October of 2014 World Word II fighter pilot Colonel Clarence “Bud” Anderson spoke at the American Fighter Aces Association about his life and shooting down 16 and one half German airplanes.

2019-06-15T06:09:47-07:00By |0 Comments

Christmas Leave

by Joe Boyles

On occasion, I write an article about my past that is related to the life of military men and women.  That’s what this story is about – more than four decades ago on my first operational assignment.  I was on a remote tour without my family, half a world away in South Korea.  I was only 23 years old and kind of bummed about being away from my young wife and baby daughter.

My assignment would last for 13 months, but (saving grace) I would be allowed to take a 30-day leave during the assignment between the fourth and ninth month.  Linda and I carefully planned this before I left her behind in Florida that I would do my best to be home for Christmas.

I left Tampa on March 10, 1972.  As I recall, I traveled by commercial air to Minneapolis then Seattle; caught a bus to McChord AFB near Tacoma and boarded a military contract flight through Alaska, to Japan and then into Korea.  It was a long, exhausting trip, but … when you’re young, you can put up with almost anything.

I arrived at my new home at Kunsan AB, Korea, and was assigned a room in our squadron dormitory.  I immediately went to sleep.  It was the weekend, so I had a good opportunity to rest.

So Monday morning, I’m refreshed and make my way down the flightline to the south end of “the Kun” and to the operations building of the 35th Tactical Fighter Squadron “Panthers.”  I spent the next hour or so walking through the building introducing myself to some fifty aviators who were my new squadron mates.  Since I’m the ‘new guy,’ it is incumbent on me to introduce myself.

At some point, I find my way to the office of my Operations (Ops) Officer, Lieutenant Colonel Bill Mickelson.  The Ops Officer is the number two fellow in a fighter squadron, backing up the commander.  Colonel Mickelson was well liked – the lieutenants referred to him as “Uncle Bill.”

After a couple of minutes of chit-chat, I get to my point: “I’d like to apply for my mid-tour leave.”  Uncle Bill gives me a quizzical look and then breaks into a grin: “You’re getting a little ahead of yourself young fella since this is your first day on the job.”  “Yes sir,” I reply, “but I want to ask for the date now before others do later.”  He repiles, “Okay, I’ll bite: when do you want to go on leave?”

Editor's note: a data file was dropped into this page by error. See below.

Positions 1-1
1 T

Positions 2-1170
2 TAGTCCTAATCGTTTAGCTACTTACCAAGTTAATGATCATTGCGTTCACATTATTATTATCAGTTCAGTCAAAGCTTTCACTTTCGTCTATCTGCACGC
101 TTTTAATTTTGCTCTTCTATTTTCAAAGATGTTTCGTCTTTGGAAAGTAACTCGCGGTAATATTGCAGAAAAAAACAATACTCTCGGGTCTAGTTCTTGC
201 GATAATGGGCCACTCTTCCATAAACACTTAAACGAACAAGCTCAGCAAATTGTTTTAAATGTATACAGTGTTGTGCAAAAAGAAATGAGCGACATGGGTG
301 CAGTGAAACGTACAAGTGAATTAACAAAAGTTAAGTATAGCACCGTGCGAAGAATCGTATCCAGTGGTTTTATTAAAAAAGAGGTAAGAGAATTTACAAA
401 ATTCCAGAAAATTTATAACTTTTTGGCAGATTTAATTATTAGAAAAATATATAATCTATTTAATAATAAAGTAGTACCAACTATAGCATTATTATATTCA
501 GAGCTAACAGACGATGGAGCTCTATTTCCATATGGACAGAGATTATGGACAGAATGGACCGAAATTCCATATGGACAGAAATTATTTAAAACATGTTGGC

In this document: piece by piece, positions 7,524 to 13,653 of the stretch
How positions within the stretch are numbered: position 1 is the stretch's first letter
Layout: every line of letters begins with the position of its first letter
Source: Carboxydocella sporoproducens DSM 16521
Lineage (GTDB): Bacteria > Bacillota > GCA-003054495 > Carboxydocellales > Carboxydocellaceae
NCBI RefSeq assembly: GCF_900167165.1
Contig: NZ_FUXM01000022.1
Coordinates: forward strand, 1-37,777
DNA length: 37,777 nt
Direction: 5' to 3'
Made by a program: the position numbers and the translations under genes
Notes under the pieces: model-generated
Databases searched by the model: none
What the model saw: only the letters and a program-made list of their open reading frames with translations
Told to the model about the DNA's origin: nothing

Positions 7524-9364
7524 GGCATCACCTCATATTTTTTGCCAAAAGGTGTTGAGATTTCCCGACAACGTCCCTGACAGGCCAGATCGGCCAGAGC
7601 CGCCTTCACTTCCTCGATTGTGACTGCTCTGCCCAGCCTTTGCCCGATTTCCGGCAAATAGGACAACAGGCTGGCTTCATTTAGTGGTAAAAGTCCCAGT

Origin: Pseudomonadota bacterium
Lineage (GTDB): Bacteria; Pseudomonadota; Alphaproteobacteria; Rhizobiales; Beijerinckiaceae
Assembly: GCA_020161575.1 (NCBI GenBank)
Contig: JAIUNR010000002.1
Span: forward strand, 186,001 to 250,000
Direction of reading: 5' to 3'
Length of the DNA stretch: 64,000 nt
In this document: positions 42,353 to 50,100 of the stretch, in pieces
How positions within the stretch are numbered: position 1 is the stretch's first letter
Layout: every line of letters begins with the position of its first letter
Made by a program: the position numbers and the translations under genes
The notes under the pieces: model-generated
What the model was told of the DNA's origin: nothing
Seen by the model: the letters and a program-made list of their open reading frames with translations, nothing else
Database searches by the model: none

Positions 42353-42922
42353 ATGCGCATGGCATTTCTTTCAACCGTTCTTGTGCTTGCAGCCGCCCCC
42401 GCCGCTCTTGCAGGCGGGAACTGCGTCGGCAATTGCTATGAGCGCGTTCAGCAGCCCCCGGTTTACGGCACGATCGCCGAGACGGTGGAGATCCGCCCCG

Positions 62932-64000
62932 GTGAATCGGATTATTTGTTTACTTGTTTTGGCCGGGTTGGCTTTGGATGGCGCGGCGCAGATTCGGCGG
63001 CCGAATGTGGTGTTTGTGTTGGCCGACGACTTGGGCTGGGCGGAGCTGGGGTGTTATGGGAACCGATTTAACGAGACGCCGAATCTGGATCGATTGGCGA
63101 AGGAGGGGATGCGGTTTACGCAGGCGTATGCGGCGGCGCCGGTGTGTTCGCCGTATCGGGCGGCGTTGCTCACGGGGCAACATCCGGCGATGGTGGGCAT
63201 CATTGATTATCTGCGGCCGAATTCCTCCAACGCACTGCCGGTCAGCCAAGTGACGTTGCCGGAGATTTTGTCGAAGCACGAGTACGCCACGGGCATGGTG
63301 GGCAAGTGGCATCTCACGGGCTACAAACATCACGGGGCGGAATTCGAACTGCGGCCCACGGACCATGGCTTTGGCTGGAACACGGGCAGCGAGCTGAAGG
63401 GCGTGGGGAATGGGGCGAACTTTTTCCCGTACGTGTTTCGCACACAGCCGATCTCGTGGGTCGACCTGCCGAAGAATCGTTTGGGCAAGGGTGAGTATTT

I request to take leave from December 10 to January 9.  Now, if you do the arithmetic, you’ll see that my request fit to the back end of the eligibility period.  Colonel Mickelson duly noted my legitimate request and booted me out of his office with the admonition, “go to work.”

Now, fast forward seven months or so: it is mid-October 1972.  The 35th TFS has been in Southeast Asia nearly the whole time, flying and fighting.  Our period of temporary duty is finished and we have arrived back at Kunsan-by-the Sea.  I’m now one of the ‘old heads.’  Well over half the squadron has turned over.  Colonel Mickelson has moved on; his successor has as well; and my new Ops Officer is John “WC” Keating.

We’re in a squadron meeting and WC says, “A lot of you guys want to go on leave back to the States to see your families over Christmas, and obviously, I can’t let everyone leave during that period, because we have a mission to accomplish here.  So those of you who want to do that, come see me today in my office and we’ll get this figured out.”

I’m standing in line outside the Ops Officer’s office and then it is my turn: “Okay Boyles, you want to go on leave over Christmas, right.”  “Yes sir, I do.”  “Did you ask either Colonel Mickelson or Major Lueders for this before?”  Yes sir I did.”  “When did you request leave for the Christmas period?”  Deep breath: “I asked Colonel Mickelson for Christmas leave on my first day in the squadron, March 13th.”